Dense breast tissue appears on a mammogram as bright white glandular tissue, and that’s the same appearance as cancers. I’ve heard it being described as “trying to find a snowball in a blizzard,” because dense tissue can obscure cancers, even ones that are quite large if a woman has very dense tissue.
What are newer screening options, other than mammograms?
While there are a few emerging techniques, some of them are not widely available yet. The two that we most often recommend to women, depending on their circumstances:
Breast MRI screenings used to be quite cumbersome, but health centers and imaging facilities have developed a protocol that’s abbreviated; some call it a fast or a mini MRI. It’s about 10 minutes, compared to a typical 45-minute MRI. That makes a difference when it comes to cost, because these mini MRIs are a fraction of out-of-pocket costs than a full MRI. That’s important because most insurance companies won’t pay for additional screening outside of a mammogram. About 7 percent of women have extremely dense breast tissue—the highest density category on the scale—and these women should really consider having a breast MRI yearly.
Ultrasound with a mammogram
This technique for getting an image of breast tissue does enhance sensitivity for finding breast cancers, as it can help determine if an image is a fluid-filled cyst or a solid mass that may require additional testing. In women with dense breasts, about six or seven new cancer diagnoses are found for every 1,000 women using standard 3D mammograms. When you add an ultrasound, you find an additional two or three cases. (The breast MRI would add another six to seven diagnoses.)
Has there been any improvement in the waiting time for women who need additional screening and results?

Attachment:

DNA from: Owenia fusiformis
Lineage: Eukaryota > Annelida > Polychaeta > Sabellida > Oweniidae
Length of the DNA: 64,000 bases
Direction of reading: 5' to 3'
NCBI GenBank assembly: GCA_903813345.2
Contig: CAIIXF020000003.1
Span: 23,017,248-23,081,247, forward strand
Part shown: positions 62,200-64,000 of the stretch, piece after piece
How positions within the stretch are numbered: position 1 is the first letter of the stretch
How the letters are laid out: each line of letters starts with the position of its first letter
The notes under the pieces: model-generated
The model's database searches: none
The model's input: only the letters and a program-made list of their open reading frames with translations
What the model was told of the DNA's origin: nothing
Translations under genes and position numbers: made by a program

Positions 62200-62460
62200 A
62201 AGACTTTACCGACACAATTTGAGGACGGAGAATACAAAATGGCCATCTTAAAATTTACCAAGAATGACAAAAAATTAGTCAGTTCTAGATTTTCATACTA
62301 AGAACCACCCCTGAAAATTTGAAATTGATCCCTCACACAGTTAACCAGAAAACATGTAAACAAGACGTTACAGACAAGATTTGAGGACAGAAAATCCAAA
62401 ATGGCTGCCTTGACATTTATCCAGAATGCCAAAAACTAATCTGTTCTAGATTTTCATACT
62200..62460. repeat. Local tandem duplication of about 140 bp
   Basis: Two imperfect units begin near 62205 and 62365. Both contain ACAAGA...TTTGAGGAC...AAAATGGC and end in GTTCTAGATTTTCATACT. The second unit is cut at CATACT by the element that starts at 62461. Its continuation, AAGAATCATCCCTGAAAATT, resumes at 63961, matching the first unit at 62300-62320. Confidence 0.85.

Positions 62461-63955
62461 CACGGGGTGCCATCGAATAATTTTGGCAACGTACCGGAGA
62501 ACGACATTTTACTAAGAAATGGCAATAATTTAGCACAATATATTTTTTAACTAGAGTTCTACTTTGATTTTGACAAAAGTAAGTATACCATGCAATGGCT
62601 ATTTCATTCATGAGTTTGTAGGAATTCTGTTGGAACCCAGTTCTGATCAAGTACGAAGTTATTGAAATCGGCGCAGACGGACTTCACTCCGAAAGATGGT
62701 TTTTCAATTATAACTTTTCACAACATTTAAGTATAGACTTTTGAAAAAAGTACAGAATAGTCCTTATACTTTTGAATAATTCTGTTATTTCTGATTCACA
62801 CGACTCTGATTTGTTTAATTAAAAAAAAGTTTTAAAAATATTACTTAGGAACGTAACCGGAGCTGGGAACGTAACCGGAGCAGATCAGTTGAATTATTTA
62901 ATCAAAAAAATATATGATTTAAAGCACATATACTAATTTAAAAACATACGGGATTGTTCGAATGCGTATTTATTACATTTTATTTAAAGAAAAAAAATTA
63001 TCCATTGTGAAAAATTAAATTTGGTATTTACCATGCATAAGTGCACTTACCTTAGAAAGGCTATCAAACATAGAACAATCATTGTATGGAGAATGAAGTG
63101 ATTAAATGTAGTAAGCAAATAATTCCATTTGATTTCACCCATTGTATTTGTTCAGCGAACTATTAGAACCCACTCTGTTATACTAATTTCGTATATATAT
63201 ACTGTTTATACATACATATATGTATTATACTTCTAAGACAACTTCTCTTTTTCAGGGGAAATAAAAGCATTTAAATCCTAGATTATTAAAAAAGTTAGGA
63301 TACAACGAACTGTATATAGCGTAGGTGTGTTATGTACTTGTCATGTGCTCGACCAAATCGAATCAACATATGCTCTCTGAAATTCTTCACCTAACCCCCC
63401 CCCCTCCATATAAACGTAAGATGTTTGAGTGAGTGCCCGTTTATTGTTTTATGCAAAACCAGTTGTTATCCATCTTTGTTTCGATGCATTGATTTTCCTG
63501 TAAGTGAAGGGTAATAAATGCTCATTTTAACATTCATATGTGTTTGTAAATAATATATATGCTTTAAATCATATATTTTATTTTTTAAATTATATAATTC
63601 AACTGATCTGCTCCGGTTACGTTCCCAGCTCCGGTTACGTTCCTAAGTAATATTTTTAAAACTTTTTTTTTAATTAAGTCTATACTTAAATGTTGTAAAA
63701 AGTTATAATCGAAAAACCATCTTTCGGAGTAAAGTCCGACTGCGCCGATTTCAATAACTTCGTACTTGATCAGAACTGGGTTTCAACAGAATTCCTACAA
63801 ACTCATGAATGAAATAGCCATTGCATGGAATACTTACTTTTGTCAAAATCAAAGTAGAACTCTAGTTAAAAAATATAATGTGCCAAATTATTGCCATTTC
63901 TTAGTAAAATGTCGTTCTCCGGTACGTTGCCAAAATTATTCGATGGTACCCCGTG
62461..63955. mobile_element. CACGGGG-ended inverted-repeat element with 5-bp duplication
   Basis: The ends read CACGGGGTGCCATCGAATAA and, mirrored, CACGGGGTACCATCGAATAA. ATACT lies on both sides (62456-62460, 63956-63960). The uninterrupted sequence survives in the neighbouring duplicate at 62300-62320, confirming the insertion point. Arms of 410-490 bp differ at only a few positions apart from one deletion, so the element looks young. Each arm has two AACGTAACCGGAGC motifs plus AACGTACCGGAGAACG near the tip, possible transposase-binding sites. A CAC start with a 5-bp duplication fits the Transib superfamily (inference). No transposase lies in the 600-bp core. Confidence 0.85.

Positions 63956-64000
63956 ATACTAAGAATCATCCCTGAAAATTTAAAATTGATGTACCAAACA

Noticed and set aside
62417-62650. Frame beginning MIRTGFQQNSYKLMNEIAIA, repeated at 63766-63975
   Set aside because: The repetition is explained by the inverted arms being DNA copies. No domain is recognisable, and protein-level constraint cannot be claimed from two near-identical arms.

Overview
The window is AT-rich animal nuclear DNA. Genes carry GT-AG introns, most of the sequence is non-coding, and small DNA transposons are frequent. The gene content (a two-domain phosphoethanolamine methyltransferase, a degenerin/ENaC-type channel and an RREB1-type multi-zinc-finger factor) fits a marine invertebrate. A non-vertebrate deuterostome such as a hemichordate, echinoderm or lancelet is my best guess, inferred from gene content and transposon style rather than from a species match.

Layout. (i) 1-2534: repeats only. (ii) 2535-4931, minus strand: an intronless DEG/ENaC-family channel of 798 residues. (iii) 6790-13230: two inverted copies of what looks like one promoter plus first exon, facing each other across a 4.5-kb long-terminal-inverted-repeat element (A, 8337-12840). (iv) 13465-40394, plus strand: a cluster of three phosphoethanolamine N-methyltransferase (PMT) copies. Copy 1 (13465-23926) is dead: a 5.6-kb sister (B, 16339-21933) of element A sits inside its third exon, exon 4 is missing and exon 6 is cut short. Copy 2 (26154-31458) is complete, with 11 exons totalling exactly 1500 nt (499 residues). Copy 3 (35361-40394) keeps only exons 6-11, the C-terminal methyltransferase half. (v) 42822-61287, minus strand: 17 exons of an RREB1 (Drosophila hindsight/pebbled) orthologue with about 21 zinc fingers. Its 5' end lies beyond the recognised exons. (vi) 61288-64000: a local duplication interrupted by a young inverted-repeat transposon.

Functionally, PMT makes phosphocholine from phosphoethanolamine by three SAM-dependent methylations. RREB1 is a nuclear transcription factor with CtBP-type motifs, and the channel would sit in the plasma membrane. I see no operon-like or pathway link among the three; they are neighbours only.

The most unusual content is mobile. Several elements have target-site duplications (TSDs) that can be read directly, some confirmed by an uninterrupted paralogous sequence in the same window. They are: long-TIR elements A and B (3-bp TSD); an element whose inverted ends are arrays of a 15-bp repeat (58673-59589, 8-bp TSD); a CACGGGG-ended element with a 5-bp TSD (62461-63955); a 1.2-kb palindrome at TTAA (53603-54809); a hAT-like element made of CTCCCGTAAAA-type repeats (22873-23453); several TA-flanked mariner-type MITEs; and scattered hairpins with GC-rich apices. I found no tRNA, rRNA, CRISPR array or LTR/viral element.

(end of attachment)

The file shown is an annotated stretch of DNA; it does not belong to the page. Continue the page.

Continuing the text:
With the addition of new screenings like the breast MRI, we’ve decreased the rate of false positives (though ultrasounds may increase it—and lead to more call-backs). As MRIs become more commonplace, we hope to decrease the time women wait between screening and results. But at this point, there’s still a bit of a waiting game, between the call-back, the scheduling, and getting the results. With a concierge practice, the advantage is that your results will be relayed to you promptly, so that can reduce wait times you might experience in a typical medical practice.
It’s obviously important to have regular screening to catch cancers early. What about when it comes to preventing breast cancer?
Breast cancers don’t deviate from the general recommendations for preventing cancers—no nicotine, moderation in alcohol, a clean diet with few processed foods. (Other problems with breasts, like cysts, are exacerbated by these things.)
Of course, a genetic component plays a role, so we may recommend you speak to your GCM physician about an enhanced genetic analysis offered by GCM to determine your risk and possible testing protocols.
Our GCM physicians can help you think about your total health picture, your genetic predispositions, additional screenings depending on your risk factors, and more when it comes to both preventing cancer and ensuring that you can detect any abnormalities as early as possible.